Islamic Jewelry for Women: pendants
I love the look of Muslim jewellery: it's elegant and exotic. If you're a Muslim yourself, or a friend is, it probably looks familiar to you and expresses your pride in your faith.
Muslim jewelry: Calligraphy in Islam
When Muhammad conquered Mecca, he destroyed the images in the Kaaba - which he saw as pagan, non-Muslim symbols. In this he followed the Jewish view of idol worship: that images should not be made of the divine.
Following this view to the letter mostly, and yet wanting beauty in their lives just like other people do, Muslims have developed their art along the lines of:
- Portraying nature
- Using geometric forms
- Calligraphy: beautifully styled text
In muslim jewelry we mostly find the latter: Allah in Arabic, sometimes combined with 'Islam' as well.
Or you'll find a Hamsa - Fatima's hand - which is supposed to bring luck. As you can see in the hamsa design shown here: it's usually combined with the geometric forms for which Islamic art is so well known.
The last pendant shown on this page is Ayatul Kursi, the Throne verse from the Quran.
This verse is basically a homage to the One God, Allah, who is the ruler and benefactor of everything that lives. He is all knowing, all protecting.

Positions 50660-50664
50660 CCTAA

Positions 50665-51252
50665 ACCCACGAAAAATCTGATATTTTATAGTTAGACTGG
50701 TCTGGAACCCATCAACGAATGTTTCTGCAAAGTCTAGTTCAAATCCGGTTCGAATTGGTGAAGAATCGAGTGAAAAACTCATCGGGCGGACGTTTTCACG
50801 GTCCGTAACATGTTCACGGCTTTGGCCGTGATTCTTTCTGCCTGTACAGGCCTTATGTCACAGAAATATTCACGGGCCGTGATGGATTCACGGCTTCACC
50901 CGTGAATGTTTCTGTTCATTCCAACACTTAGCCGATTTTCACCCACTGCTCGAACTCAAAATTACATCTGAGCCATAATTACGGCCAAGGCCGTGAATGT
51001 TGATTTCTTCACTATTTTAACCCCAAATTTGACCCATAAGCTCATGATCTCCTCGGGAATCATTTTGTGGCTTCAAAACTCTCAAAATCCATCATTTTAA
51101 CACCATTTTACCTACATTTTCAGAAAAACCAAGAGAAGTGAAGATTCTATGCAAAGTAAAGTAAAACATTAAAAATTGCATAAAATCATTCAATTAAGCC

From that text it becomes clear why it's such a popular verse for amulets and pendants: it invokes Allah as protector of your life. Reciting this verse is said to guarantee entry into paradize after death. It was also the favorite verse of the Prophet Muhammad himself and is said to protect against Shaytan, the devil.
Muslim tradition and jewelry
Traditionally the only people allowed to wear gold in Islam are women. Men are limited to wearing silver (rings).
This means that for women there's no limit to the amount and kindsd of jewelry they can wear. silver, gold, platinum etc.
Gold is of course more expensive than silver, but personally I think silver has a charm of it's own.
In archeological digs the most common form of jewellery found that's specifically Muslim are solid gold and silver coins inscribed with verses from the Holy Quran. Such coins were worn as necklaces but also sometimes turned in to rings and bracelets.
Well, you will not find much of that around any more. For one thing: coins are no longer made using precious metals.
Islamic jewelry often uses patterns and styles from the regions where Islam is prominent: Arabic, Persian, Ottoman (Turkish) all the way to Indian and Indonesian.
More Muslim jewelry for men and women
A collection of Islamic pendants and rings for men and women
Jewelry in silver and gold for Muslim women: rings and pendants
Silver rings and pendants for Muslim men:
A selection of silver rings and Muslim pendants for men
Great books introducting Sufism (Muslim mysticism)
From calendars and books to games and food baskets